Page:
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{god, call, give}
{island, water, area}
{specie, animal, plant}
{woman, child, man}
{land, century, early}

In Egyptian mythology, Renenutet (also transliteration as Ernutet, and Renenet) was the anthropomorphic deification of the act of gaining a true name, an aspect of the soul, during birth. Her name simply meaning, (she who) gives Ren, with Ren being the Egyptian word for this true name[dubious ]. Indeed, it was said that newborns had Renenutet upon their shoulder from their first day, and she was referred to as (she who) rears, and Lady of the robes (referring to birth-robes). Initially, her cult was centered in Terenuthis.

Her name also could be interpreted in an alternate way, as renen-utet, rather than ren-nutet, consequently having the more esoteric meaning - nourishment snake. As a nourishment snake, Renenutet was envisioned, particularly in art, as a cobra, or as a woman with the head of a cobra. Snakes are another animal without sexual dimorphism and seeming only to be female to the Ancient Egyptians so there was only a goddess. This secondary meaning also led to her being considered the source of nourishment, thus a goddess of the harvest; gaining titles such as Lady of granaries, and Lady of fertile fields. The importance of the harvest caused people to make many offerings to Renenutet during harvest time, leading to her being seen as a goddess of riches and good fortune.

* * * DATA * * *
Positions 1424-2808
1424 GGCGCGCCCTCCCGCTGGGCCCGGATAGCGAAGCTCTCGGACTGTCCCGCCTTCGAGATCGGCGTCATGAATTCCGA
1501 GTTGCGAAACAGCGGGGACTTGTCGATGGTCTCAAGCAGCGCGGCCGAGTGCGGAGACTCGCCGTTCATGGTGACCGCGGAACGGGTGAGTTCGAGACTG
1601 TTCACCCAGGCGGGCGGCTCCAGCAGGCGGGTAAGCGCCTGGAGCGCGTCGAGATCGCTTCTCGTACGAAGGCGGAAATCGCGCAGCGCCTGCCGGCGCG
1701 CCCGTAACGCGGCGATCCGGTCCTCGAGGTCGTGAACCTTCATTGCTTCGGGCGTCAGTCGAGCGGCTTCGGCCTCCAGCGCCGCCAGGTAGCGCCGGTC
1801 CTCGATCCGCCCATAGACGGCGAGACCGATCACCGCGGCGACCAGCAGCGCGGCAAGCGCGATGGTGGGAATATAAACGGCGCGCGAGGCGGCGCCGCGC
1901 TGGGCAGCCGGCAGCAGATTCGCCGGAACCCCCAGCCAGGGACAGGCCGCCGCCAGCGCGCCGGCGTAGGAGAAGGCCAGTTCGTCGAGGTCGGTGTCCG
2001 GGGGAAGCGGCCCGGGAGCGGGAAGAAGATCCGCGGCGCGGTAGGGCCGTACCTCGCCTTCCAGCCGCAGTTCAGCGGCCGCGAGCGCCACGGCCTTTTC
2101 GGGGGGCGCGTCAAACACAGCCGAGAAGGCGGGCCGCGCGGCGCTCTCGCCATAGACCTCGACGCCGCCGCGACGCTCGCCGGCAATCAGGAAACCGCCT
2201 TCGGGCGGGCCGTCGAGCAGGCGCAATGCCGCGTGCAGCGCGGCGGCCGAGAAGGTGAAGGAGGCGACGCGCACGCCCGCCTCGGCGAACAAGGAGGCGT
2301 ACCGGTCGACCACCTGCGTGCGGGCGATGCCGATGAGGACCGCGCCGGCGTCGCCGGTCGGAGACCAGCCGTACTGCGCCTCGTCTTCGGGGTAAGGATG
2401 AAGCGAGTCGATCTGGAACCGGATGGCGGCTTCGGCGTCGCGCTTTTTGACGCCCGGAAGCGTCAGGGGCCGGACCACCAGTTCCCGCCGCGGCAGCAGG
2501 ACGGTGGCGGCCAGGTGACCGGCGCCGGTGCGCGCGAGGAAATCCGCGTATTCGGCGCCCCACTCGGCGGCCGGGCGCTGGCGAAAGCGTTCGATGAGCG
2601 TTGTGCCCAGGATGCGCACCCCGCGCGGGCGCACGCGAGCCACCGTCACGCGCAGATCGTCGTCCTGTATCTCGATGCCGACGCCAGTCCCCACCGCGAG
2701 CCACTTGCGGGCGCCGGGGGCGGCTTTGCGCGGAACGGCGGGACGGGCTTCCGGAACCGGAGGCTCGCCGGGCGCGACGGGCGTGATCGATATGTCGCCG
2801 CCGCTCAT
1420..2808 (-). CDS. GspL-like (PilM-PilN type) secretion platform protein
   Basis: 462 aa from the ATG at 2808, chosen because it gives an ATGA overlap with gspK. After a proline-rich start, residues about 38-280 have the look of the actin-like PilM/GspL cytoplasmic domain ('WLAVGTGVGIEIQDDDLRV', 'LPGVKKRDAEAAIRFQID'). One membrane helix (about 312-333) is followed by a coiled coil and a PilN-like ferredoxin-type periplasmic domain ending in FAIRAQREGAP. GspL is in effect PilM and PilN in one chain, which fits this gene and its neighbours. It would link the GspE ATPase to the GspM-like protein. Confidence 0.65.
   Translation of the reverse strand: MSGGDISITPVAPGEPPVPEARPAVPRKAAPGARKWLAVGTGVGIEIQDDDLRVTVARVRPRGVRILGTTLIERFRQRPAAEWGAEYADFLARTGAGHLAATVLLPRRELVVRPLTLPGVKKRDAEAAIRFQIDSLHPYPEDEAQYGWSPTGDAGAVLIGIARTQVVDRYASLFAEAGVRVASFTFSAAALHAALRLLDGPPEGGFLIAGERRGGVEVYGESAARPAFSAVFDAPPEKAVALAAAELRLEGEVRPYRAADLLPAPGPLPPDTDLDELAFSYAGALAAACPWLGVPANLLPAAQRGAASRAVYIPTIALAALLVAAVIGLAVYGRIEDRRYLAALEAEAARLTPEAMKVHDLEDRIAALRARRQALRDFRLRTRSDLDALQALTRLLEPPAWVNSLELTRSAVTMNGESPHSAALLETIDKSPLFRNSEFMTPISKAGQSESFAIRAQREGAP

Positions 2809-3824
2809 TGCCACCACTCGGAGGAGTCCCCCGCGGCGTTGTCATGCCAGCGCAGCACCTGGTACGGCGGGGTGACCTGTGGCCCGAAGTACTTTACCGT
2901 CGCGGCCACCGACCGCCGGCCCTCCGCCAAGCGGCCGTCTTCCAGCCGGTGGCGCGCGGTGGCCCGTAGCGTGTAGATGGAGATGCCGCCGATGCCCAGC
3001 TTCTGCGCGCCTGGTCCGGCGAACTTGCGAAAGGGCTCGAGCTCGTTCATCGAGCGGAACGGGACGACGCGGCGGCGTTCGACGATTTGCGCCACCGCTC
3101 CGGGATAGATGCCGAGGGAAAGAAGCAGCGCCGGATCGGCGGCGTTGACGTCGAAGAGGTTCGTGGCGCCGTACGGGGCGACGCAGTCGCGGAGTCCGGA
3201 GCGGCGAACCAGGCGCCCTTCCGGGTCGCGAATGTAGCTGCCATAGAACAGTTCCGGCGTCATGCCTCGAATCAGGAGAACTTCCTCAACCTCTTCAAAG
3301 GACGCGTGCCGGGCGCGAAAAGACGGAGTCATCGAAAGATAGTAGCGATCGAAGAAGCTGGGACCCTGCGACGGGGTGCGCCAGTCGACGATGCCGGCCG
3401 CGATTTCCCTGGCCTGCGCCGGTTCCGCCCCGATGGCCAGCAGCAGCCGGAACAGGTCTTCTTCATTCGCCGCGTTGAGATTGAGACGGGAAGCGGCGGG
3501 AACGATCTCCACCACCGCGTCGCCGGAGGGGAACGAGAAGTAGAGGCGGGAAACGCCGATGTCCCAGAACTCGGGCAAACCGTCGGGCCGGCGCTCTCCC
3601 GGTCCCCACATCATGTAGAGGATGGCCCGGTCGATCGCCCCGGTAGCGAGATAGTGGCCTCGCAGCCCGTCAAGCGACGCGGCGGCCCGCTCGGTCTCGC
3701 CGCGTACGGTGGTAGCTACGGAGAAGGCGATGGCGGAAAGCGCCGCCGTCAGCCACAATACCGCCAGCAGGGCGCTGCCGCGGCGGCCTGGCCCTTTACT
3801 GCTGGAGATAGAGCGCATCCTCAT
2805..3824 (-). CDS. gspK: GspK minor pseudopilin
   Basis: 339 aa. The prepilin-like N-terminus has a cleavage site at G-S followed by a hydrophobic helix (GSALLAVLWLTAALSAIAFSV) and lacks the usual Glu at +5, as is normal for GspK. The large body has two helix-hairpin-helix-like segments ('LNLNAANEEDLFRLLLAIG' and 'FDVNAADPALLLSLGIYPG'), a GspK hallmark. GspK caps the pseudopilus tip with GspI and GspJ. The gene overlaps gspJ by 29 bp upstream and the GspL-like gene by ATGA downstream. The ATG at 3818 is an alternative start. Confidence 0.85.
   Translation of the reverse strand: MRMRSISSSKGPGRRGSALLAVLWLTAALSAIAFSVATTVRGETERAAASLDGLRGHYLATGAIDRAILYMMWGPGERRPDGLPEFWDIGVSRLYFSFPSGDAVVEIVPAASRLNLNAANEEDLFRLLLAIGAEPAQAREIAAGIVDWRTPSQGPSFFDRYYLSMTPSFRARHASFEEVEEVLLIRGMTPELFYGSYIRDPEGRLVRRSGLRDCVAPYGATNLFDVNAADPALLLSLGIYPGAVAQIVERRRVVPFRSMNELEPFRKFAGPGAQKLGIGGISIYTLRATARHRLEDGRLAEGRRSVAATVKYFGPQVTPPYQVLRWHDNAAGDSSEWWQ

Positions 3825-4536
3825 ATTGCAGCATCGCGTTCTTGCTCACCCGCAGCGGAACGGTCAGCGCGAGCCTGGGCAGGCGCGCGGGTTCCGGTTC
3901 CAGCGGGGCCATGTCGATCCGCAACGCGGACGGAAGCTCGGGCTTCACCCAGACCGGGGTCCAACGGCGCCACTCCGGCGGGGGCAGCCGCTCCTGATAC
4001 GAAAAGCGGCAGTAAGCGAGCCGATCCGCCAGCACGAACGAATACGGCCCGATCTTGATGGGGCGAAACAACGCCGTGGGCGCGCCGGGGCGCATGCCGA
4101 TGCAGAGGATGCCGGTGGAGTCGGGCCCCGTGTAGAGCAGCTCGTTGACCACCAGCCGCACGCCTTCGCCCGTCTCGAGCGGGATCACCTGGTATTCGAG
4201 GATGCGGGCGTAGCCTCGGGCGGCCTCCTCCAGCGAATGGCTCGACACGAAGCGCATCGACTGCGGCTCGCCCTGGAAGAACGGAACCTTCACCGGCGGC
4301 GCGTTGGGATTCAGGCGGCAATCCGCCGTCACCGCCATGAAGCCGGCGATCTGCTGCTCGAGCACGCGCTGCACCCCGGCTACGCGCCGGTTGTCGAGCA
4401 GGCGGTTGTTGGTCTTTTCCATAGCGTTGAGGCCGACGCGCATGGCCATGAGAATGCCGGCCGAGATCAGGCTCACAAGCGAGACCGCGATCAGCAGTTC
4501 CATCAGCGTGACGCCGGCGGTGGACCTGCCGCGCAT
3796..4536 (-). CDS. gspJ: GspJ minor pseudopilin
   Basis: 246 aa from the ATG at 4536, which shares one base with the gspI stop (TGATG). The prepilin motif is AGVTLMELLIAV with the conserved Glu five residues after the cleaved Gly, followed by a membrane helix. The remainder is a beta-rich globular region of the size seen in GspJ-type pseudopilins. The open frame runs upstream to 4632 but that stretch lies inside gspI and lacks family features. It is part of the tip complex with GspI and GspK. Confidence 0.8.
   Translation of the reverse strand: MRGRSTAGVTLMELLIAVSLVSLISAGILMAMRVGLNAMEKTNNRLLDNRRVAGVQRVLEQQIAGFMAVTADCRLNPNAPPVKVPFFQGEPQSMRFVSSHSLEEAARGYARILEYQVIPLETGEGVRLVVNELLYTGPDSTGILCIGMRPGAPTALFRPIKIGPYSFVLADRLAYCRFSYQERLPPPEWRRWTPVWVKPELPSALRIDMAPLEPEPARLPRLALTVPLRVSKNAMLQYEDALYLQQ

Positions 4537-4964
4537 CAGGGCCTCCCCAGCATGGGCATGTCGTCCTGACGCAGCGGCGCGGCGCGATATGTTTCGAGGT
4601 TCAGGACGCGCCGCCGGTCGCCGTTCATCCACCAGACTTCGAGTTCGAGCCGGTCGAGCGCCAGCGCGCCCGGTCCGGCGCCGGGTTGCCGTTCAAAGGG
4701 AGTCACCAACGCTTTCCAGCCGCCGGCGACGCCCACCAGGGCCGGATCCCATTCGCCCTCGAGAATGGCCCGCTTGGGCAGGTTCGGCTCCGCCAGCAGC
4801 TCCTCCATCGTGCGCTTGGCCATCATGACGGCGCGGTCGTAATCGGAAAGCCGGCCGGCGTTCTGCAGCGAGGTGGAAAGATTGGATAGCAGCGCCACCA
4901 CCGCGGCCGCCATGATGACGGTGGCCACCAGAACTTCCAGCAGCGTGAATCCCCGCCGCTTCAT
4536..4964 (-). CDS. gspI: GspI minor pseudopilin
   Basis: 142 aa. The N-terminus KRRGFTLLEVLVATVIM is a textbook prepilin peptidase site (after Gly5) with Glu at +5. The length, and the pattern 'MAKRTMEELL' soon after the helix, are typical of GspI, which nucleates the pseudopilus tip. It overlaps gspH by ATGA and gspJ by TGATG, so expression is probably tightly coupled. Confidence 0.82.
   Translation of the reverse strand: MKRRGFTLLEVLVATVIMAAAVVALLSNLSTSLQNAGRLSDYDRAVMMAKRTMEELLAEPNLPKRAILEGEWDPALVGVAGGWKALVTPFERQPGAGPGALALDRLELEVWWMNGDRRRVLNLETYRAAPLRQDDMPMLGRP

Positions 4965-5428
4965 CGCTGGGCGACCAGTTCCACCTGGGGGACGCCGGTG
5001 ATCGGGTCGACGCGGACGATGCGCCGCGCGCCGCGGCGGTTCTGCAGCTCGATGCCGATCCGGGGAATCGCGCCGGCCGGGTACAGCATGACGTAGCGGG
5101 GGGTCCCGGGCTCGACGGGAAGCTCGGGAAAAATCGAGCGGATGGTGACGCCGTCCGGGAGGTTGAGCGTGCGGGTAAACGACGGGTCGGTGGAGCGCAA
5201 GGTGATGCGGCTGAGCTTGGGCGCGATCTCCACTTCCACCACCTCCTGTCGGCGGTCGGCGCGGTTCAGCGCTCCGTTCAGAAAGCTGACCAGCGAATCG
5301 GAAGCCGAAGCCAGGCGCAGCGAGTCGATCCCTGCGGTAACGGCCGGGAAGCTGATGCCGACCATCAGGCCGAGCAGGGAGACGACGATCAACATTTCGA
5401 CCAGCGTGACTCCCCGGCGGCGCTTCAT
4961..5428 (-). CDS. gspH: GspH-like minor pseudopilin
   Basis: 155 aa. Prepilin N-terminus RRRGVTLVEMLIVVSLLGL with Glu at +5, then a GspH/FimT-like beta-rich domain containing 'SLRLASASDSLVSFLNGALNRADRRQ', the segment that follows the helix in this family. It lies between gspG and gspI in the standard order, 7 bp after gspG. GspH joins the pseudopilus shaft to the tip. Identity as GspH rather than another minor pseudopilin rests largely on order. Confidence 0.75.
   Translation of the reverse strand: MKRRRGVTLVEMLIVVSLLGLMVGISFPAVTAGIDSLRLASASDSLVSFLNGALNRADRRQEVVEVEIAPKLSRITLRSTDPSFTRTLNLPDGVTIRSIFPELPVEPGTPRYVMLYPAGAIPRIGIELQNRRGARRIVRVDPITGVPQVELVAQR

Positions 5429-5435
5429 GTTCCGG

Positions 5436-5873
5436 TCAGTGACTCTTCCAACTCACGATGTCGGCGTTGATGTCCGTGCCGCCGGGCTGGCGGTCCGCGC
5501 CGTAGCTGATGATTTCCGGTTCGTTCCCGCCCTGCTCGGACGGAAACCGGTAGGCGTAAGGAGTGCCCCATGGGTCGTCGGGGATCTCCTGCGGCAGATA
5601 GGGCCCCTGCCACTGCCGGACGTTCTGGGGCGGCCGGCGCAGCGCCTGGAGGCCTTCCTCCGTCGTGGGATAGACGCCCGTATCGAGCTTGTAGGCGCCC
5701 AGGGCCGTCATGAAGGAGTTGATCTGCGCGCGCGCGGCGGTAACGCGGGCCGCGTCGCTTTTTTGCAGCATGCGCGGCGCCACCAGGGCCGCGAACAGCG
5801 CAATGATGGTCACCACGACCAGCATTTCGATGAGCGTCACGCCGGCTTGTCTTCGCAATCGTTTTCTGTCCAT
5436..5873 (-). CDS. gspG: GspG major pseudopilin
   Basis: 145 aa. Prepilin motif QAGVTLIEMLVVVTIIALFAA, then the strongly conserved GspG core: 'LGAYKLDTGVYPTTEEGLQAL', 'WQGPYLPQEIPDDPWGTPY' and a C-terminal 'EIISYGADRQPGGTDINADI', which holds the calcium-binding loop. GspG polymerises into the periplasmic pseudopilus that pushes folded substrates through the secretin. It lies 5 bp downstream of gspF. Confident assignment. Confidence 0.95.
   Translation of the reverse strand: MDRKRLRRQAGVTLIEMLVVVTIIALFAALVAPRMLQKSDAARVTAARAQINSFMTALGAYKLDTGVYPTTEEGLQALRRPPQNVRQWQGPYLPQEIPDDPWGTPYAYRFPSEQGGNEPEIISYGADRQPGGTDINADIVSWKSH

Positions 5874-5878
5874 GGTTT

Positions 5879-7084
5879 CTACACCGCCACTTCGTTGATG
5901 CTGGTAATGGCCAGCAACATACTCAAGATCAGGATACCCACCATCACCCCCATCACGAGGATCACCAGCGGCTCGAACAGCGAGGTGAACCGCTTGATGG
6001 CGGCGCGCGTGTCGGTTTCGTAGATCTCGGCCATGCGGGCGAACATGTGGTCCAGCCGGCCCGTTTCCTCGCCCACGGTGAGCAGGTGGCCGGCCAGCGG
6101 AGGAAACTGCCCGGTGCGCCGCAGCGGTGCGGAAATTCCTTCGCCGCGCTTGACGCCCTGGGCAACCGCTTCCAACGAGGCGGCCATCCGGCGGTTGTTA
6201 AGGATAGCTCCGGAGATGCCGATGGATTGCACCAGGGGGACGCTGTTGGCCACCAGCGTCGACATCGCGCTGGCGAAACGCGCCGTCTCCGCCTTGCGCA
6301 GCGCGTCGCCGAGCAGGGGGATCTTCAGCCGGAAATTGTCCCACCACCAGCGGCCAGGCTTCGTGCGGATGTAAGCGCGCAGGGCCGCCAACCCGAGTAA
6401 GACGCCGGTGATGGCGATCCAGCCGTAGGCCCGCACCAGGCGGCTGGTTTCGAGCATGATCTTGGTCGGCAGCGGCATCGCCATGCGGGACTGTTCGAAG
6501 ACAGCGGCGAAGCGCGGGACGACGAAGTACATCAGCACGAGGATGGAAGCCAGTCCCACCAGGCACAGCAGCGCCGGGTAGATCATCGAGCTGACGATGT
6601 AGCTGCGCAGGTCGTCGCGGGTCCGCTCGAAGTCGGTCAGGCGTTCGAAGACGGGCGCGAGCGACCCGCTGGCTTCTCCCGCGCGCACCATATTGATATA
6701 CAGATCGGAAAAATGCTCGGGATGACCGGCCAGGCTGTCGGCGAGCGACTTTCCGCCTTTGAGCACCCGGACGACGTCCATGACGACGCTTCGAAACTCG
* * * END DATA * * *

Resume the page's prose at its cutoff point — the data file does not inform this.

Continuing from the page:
Sometimes, as the goddess of nourishment, Renenutet was seen as having a husband, Sobek. He was represented as the Nile River, the annual flooding of which deposited the fertile silt that enabled abundant harvests. However, more usually, Renenutet was seen as the mother of Nehebkau, who was the deification of another important change concerning parts of the soul - the binding of Ka and Ba, who occasionally was represented as a snake also. When considered the mother of Nehebkau, Renenutet was seen as having a husband, Geb, who represented the Earth, since it was from the ground that snakes appear to arise.

Later, as a snake-goddess worshiped over the whole of Lower Egypt, Renenutet was increasingly confused with Wadjet, Lower Egypt's powerful protector and another snake goddess represented as a cobra. Eventually Renenutet was identified as an alternate form of Wadjet, whose gaze was said to slaughter enemies. Wadjet is the cobra on the crown of the pharaohs.

The Hymn of Renenutet says:

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